Judy Garland’s influence over the LGBT community continued even after her death. Much has been said about the connection between Judy’s funeral on the 27th June 1969 and the Stonewall Riots which began the next day, however there is little to no evidence that there is a true link between the two events. The Stonewall Riots were undoubtedly the major turning point for the gay liberation movement of the 20th century, therefore it is easy to find a connection between the three days of protests and the death of such a major gay icon, but it is most likely that the Stonewall Riots would have occurred without the death of Garland to prompt them. A key member of the Stonewall Riots, Sylvia Rivera, stated that there were many patrons at the Stonewall Inn on the night of the 27th who had come to the bar in order to drink and mourn Garland’s death, and that it was entirely possible that “Garland’s death just really helped us really hit the fan”. While the overwrought emotions prompted by Garland’s funeral could most definitely have added to the release of tension that occurred that night, but it must be acknowledged that there are a number of other factors that influenced the Stonewall Riots.
LGBT icons can be found even in the earliest days of Hollywood’s Golden Age. Marlene Dietrich played a crucial role in pushing gender norms as early as the 1920’s. Throughout her life, Dietrich projected the concept of the dual identity; she held both German and American citizenships, she infamously dressed in masculine suits and she was a known bisexual, often frequenting the gay balls of 1920’s Paris. The first Hollywood actress to wear trousers publicly (a shocking move pre WW2!), Dietrich’s style was groundbreaking in pushing gender norms in early 20th century popular culture;
“her masculinity appeals to women and her sexuality to men”.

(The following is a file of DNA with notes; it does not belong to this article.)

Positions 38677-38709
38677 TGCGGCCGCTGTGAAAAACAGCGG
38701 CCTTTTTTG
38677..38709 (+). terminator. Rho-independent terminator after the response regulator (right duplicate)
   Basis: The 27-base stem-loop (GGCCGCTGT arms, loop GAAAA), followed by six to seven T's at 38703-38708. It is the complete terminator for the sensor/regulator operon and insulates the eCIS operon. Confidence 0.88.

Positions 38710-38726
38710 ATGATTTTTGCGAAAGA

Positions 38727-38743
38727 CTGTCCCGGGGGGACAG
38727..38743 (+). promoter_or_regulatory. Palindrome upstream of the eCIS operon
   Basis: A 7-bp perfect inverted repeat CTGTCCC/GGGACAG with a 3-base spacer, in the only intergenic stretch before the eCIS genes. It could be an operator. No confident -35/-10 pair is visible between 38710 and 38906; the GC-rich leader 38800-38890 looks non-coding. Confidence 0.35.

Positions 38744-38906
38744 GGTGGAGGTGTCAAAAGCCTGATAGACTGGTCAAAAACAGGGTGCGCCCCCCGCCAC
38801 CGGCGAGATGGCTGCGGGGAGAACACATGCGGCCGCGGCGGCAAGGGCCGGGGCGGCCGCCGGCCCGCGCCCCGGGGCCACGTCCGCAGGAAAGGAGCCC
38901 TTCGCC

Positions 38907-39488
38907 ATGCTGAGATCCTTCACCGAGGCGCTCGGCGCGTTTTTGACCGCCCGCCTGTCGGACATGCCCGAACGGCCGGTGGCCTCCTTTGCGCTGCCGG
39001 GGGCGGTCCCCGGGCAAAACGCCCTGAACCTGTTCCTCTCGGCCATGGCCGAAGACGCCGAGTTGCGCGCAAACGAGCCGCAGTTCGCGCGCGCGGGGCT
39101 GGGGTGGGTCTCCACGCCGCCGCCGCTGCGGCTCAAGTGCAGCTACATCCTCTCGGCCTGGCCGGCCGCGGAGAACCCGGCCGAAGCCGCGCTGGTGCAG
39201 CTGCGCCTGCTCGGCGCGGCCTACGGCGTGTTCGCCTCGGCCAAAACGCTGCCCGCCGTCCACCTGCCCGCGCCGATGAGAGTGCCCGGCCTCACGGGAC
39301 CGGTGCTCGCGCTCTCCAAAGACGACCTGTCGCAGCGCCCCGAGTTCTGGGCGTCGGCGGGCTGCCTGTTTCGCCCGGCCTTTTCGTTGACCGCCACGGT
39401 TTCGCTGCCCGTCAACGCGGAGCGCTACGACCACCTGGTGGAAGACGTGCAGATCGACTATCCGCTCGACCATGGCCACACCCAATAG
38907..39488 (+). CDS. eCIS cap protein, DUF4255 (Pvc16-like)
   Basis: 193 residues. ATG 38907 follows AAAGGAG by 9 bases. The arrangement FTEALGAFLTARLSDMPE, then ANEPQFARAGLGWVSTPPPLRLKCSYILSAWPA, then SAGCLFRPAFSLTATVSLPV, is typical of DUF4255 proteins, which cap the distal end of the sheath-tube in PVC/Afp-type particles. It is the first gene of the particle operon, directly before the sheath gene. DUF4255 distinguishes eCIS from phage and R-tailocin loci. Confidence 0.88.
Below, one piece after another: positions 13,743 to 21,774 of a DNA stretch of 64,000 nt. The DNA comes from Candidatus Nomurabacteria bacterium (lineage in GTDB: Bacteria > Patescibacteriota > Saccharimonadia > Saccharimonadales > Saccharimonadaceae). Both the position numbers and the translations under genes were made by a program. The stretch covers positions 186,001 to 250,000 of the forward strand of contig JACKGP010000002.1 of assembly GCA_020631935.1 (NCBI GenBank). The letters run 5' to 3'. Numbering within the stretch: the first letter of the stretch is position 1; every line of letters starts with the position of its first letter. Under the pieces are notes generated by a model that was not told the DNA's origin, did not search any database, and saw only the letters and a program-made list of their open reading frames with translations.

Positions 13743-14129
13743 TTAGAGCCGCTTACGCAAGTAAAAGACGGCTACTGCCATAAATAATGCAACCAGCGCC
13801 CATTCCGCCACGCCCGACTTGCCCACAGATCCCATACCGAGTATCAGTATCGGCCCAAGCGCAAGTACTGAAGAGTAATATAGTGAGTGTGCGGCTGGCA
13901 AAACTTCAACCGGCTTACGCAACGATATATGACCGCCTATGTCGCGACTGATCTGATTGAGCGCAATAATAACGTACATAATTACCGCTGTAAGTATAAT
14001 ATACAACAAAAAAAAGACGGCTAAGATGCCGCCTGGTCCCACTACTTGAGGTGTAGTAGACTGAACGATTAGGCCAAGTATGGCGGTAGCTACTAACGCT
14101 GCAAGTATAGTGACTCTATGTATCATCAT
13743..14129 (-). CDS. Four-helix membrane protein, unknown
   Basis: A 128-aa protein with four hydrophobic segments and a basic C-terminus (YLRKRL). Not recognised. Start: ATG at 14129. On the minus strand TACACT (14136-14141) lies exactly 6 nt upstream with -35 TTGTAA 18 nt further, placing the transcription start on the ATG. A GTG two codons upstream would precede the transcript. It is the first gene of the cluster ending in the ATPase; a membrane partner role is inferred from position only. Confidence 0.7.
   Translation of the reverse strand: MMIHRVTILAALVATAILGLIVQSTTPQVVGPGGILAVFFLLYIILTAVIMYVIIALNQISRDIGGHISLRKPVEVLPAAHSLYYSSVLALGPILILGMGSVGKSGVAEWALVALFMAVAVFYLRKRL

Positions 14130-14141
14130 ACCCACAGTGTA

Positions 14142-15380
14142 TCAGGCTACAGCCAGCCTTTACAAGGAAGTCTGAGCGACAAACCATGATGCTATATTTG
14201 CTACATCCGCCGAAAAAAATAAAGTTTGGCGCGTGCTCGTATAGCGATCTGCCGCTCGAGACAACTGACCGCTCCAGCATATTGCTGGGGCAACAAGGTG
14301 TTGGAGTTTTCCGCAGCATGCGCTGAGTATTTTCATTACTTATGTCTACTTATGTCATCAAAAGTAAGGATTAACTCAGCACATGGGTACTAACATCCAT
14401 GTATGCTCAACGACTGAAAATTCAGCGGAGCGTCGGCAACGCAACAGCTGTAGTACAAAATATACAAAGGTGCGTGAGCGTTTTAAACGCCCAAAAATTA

Though not the only bisexual actor of Old Hollywood (Greta Garbo, Josephine Baker and Marlon Brando, to name a few), Dietrich was one of the few who did not try to hide it away – most other accounts of homosexuality or bisexuality from the era of Old Hollywood came after the star’s death, but stories of Dierich’s affairs with both men and women were circling throughout her 60 year career.
Marilyn Monroe was another star of Old Hollywood who was unafraid to discuss homosexuality and other ‘taboo’ subjects, contributing to the normalization of LGBT persons in the mainstream. When talking about her The Misfits (John Huston, 1961) co-star Mongomery Clift, Marilyn said
“People who aren’t fit to open the door for him sneer at his homosexuality. What do they know about it? Labels – people love putting labels on each other. Then they feel safe. People tried making me into a lesbian. I laughed. No sex is wrong if there’s love in it”.
Though it cannot be denied that there was a much more open discourse concerning homosexuality and LGBT persons in Old Hollywood than most people may think, the gay rights movement can in no way be attributed to these stars of the silver screen. While it’s important that we acknowledge how these Old Hollywood stars are seen as gay icons and used their power to recognise the value of LGBT persons, it is the people who tirelessly campaigned, protested, rioted and even died in order for equality to be recognised to the extent it is today.